The DataSketches Quantiles Sketch extension-provided aggregator provides quantile estimates and histogram approximations using the numeric quantiles DoublesSketch from the datasketches library.

We recommend this aggregator in general for quantiles/histogram use cases, as it provides formal error bounds and has distribution-independent accuracy.

The Moments Sketch extension-provided aggregator is an experimental aggregator that provides quantile estimates using the Moments Sketch.

The Moments Sketch aggregator is provided as an experimental option. It is optimized for merging speed and it can have higher aggregation performance compared to the DataSketches quantiles aggregator. However, the accuracy of the Moments Sketch is distribution-dependent, so users will need to empirically verify that the aggregator is suitable for their input data.

As a general guideline for experimentation, the Moments Sketch paper points out that this algorithm works better on inputs with high entropy. In particular, the algorithm is not a good fit when the input data consists of a small number of clustered discrete values.

Druid also provides a [simple histogram implementation]((../development/extensions-core/approxiate-histograms.html#fixed-buckets-histogram) that uses a fixed range and fixed number of buckets with support for quantile estimation, backed by an array of bucket count values.

The fixed buckets histogram can perform well when the distribution of the input data allows a small number of buckets to be used.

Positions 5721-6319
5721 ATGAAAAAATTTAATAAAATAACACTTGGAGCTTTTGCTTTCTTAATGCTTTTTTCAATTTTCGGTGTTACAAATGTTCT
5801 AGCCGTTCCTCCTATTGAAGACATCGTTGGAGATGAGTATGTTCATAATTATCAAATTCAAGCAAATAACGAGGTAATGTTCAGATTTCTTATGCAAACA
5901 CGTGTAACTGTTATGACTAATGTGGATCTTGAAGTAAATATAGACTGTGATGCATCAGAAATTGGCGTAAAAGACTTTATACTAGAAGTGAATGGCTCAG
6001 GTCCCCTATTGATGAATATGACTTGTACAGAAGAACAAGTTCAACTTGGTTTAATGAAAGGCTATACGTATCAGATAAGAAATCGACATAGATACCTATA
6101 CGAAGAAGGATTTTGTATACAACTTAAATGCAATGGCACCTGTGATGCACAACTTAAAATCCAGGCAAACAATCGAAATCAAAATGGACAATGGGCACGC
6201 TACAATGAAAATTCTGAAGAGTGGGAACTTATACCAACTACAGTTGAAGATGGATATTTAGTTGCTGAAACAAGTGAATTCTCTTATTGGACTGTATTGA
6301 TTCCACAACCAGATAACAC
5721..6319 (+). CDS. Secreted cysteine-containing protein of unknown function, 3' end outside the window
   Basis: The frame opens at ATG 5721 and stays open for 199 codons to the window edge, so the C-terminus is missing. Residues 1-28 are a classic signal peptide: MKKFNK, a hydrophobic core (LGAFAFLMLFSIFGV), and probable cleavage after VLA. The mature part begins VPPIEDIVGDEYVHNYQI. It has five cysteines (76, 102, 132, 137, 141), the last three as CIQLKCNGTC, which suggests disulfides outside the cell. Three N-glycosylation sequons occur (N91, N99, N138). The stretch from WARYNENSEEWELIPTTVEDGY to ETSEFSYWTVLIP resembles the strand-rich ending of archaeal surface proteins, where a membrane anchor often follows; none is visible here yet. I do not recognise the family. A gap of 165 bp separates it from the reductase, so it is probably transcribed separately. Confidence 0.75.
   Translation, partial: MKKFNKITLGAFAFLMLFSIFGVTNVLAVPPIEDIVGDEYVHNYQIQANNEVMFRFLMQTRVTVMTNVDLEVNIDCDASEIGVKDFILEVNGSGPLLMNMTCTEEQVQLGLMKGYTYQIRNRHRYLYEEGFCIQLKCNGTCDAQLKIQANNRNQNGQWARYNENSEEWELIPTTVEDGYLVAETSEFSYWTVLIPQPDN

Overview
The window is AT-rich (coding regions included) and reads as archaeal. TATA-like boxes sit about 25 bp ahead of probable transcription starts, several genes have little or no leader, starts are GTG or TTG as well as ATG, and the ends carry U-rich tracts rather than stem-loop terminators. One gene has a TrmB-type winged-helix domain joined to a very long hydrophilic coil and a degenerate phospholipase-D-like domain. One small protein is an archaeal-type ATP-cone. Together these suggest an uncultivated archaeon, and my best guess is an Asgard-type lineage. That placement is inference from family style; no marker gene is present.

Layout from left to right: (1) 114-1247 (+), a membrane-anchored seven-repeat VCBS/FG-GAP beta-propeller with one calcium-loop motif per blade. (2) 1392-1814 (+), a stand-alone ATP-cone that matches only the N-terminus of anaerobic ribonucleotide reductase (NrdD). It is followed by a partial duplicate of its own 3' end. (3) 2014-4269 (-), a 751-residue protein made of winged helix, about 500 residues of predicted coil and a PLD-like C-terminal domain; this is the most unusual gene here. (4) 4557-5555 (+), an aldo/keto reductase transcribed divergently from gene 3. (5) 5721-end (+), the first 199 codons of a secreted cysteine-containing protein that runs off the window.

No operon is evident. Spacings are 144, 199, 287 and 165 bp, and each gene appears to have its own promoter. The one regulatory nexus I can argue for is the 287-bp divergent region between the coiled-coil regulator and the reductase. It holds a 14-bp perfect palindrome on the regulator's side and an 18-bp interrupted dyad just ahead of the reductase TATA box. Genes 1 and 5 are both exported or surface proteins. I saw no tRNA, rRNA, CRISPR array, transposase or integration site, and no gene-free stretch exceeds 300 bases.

We do not recommend the fixed buckets histogram for general use, as its usefulness is extremely data dependent. However, it is made available for users that have already identified use cases where a fixed buckets histogram is suitable.

The Approximate Histogram extension-provided aggregator also provides quantile estimates and histogram approximations, based on http://jmlr.org/papers/volume11/ben-haim10a/ben-haim10a.pdf.

The algorithm used by this deprecated aggregator is highly distribution-dependent and its output is subject to serious distortions when the input does not fit within the algorithm's limitations.

A study published by the DataSketches team demonstrates some of the known failure modes of this algorithm: - The algorithm's quantile calculations can fail to provide results for a large range of rank values (all ranks less than 0.89 in the example used in the study), returning all zeroes instead. - The algorithm can completely fail to record spikes in the tail ends of the distribution - In general, the histogram produced by the algorithm can deviate significantly from the true histogram, with no bounds on the errors.

It is not possible to determine a priori how well this aggregator will behave for a given input stream, nor does the aggregator provide any indication that serious distortions are present in the output.

For these reasons, we have deprecated this aggregator and do not recommend its use.

A filtered aggregator wraps any given aggregator, but only aggregates the values for which the given dimension filter matches.

This makes it possible to compute the results of a filtered and an unfiltered aggregation simultaneously, without having to issue multiple queries, and use both results as part of post-aggregations.

*Note:* If only the filtered results are required, consider putting the filter on the query itself, which will be much faster since it does not require scanning all the data.

```
{
"type" : "filtered",
"filter" : {
"type" : "selector",
"dimension" : <dimension>,
"value" : <dimension value>
}
"aggregator" : <aggregation>
}
```